The parents-to-be are about as nice as they come and their unborn child (a little boy) is the luckiest little boy to have such wonderful parents waiting to bring him into the world.

What an honor to find out that the mom-to-be coveted a custom crib set I had designed and was for sale in the store. It all that she wanted: sophistication and still the sweetness of a baby. Now this particular design (shown in the photo above in a nursery I designed) had been in my store for about a year now, to show customers an example of designs. And yes, it was for sale, but really, it was just example of my work.

Well, wouldn't you know it that no more than we (the expectant mother's friends) decided to go in together and buy it for her, a customer, a young mother of a three-month old came and and just fell in love with it and just had to have it. Actually, that was good thing because some of the fabrics in that design were no longer available, and I was sure that my expecting friend would want some coordinating drapes and other accessories for the nursery - which would be difficult to accomplish with some fabrics no longer available.

So, I go about and design a whole brand new set for the expectant mother. No one (not even the father) saw the crib set. Again, I have to say what an honor it is to be trusted completely with my choices of fabrics, design and details of such a special room. I decided to add more chocolate and a little more slate blue since we now know they are having a baby boy.

After a wonderful dinner of grilled meat and vegetables, rice and salad it came time to open presents. The expectant mother had no idea what was in the huge bag and when she pulled it out, she was a little confused at first since the bedding was all folded and in pieces so to speak. When told that it was her custom crib bedding, the look on her face was priceless.

It was dark outside on the patio (where we opened presents) and so of course all the ladies had to take the bedding inside and place it on the sofa for all to examine the details. My heart just filled with love at seeing the expectant mother just pouring over the details commenting on the "perfect colors and perfect fabric choices." She was so very happy. And so was I.

Later, my boyfriend asked me a question that I never gave a lot of thought to. He wondered how I was affected being around the children, playing with them, being around the expectant mother and designing crib bedding for her, with my not having children of my own. Hmmm. Good question.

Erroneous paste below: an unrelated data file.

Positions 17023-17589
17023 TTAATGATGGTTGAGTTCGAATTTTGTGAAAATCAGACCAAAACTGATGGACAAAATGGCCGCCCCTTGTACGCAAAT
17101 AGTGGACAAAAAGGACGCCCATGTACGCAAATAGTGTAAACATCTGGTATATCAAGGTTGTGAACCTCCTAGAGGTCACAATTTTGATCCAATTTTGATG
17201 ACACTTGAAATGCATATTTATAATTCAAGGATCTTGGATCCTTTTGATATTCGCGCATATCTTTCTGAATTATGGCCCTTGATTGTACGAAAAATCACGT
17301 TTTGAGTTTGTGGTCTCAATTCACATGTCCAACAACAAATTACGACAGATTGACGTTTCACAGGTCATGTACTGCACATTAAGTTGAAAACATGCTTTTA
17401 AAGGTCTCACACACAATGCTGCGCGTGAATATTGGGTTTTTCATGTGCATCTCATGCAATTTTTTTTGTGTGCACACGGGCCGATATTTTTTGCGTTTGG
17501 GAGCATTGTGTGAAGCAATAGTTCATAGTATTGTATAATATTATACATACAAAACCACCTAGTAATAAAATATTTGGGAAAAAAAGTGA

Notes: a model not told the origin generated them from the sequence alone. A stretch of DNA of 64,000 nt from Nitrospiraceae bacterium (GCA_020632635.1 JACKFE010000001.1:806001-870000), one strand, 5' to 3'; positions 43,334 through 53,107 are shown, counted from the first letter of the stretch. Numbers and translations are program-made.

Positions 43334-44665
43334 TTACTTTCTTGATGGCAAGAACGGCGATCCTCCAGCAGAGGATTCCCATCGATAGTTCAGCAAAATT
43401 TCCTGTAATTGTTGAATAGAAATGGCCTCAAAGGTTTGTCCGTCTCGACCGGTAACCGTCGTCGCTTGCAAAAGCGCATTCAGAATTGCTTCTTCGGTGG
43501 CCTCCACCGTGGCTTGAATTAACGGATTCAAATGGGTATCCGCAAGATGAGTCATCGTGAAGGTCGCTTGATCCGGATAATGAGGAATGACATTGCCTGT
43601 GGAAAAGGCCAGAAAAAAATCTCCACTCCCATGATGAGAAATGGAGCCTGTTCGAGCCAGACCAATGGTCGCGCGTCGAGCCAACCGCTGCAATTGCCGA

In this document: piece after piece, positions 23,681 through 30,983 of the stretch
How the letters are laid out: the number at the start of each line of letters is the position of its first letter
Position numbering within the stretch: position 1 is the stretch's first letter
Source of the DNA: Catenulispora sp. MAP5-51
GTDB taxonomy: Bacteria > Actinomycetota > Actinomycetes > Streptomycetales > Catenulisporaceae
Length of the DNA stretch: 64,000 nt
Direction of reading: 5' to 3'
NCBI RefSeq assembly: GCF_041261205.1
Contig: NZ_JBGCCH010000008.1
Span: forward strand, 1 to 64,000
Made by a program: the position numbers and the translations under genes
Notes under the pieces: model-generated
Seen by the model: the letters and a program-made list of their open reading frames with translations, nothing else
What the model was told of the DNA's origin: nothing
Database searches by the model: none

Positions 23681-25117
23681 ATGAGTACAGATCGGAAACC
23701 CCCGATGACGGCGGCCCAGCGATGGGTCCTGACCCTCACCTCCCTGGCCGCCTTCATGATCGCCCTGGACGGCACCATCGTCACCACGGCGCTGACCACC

Actually, I get great joy out of my little bit, Elizabeth House baby line. I have accepted I will never produce children of my own, but I can produce items that can give great joy and comfort to more children than I could ever have had on my own. My line is everthing from baby soap, organic sweaters, custom bedding to soothing balm. And to know that there are babies out there sleeping in nurseries that I designed, well - that in itself is my way of helping the future generation off to a comforting (if not stylish) start in life...and that is a a pretty nice feeling. And I am happy to share that feeling with you.

from my house to your house,



Jul 3, 2006

Boutique Blues

I get a lot of women emailing me or stopping in the store who want advice on opening and running a small boutique. How did I get started? Where do I get my inventory? How much money does it take? Where did I get the nerve? While all these questions are good, and I will answer them another time, today, I just want to vent a bit, if that is okay.

While there are many, many rewards in owning a business ( many of them have nothing to do with increasing your bank balance), there are times, frankly, you have to wonder if it is just worth the stress and worries. Take my last two weeks for example.

It is no secret that a small retail store has only a 50% chance of being in business at the end of its first year. Those who make it through the first year - only 40% of those businesses remain open for the second year. And those who make it through the second year, only a percentage of those make it to the third year. I am in the middle of my third year. But I digress...I started out this blog of wanting to share my last two weeks with you.